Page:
The products are sold directly to customers who pay 21 weeks in advance for boxes of organically grown Palestinian vegetables. Alami adds that they also supply to the hostel.

Alami’s next project is to set up a small school to teach villagers how to do organic farming, but the whole exercise is fraught with danger as the land is in Area C of Palestine, which means that Israel has full security and administrative control of it.

He is nevertheless optimistic. “Any small family can start this. The hardest part is to begin. Our model is CSA, or Customer Supplied Agriculture, which is focused and has to work. We have already designed portable greenhouses so as to avoid demolition orders.”

Things haven’t been free of obstacles. “After six months of farming, we received a demolition order for the fence and greenhouse on the farm. We are going to fight it in court. Anyway, we have received four demolition orders since we began. This makes us more determined to fight and it energises us in our ongoing struggle,” Alami says.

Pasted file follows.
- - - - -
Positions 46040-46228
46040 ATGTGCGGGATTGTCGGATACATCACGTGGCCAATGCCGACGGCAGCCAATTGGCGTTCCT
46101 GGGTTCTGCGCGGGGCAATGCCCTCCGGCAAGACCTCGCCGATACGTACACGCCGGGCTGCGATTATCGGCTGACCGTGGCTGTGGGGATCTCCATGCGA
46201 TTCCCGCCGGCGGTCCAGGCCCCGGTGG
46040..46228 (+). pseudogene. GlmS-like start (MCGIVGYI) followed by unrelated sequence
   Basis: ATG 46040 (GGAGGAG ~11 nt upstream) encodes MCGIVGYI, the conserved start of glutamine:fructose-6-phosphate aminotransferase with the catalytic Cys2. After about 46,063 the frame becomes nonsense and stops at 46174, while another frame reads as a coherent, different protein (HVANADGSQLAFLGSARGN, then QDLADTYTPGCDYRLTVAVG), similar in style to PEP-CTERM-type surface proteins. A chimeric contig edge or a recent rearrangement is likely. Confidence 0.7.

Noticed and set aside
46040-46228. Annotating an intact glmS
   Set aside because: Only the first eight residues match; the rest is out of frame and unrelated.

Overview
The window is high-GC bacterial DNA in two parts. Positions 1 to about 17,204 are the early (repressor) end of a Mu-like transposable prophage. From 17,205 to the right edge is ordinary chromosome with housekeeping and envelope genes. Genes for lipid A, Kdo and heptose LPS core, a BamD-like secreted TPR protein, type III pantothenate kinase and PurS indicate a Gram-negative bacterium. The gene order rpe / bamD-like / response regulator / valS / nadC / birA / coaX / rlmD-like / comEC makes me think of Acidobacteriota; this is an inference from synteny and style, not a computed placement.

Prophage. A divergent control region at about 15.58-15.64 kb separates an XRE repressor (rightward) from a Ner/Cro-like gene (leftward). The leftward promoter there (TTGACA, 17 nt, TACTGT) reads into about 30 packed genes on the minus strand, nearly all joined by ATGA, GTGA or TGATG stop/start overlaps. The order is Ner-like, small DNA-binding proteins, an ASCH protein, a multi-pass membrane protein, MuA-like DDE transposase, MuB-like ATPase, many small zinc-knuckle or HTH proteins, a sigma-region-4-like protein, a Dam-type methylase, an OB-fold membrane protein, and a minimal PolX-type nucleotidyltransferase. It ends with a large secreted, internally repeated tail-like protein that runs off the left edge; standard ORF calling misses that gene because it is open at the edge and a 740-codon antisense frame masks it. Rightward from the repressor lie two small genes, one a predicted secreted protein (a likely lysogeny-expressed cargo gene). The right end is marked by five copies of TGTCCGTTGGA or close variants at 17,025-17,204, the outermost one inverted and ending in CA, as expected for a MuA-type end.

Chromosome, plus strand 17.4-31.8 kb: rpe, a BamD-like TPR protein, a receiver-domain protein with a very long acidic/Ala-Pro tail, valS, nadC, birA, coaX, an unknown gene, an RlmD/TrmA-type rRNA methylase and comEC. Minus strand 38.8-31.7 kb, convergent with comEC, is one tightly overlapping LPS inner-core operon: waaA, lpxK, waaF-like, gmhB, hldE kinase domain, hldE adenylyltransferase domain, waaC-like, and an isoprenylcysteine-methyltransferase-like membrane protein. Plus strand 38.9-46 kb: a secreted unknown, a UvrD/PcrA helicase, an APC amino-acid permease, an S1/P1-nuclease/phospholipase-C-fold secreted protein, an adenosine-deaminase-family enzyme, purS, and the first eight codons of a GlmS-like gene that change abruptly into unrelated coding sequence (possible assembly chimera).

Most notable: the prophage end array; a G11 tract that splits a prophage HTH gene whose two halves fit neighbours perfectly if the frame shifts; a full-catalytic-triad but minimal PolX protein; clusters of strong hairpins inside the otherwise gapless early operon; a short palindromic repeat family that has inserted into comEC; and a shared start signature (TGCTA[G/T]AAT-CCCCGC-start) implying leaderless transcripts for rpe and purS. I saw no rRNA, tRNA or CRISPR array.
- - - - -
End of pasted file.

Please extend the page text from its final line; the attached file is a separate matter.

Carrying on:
Tired after a long day at the farm, Alami takes me on a tour of the hostel, where he has a room for himself, all with a sense of pride in his achievement. He points to the murals painted his guests. “They have left their fingerprint in Palestine.”

Another project that Alami is excited about is Zikak, which means alley. “We invite international artists to see the alleys of refugee camps and paint the walls there. Locals are liking it and they get to interact with the artists. We want to make this bigger and share it with the rest of Palestine,” he says.

“Several volunteers and tourists are being refused entry by the Israelis at the airport, but we will continue doing what we have begun regardless of what might happen. That is the reality we live in and the challenge we face daily,” he says.

On that positive note, I take leave of Alami and step out of the hostel into the autumn evening in Ramallah.

Rafique Gangat, author of “Ye Shall Bowl on Grass”, is based in Occupied Jerusalem.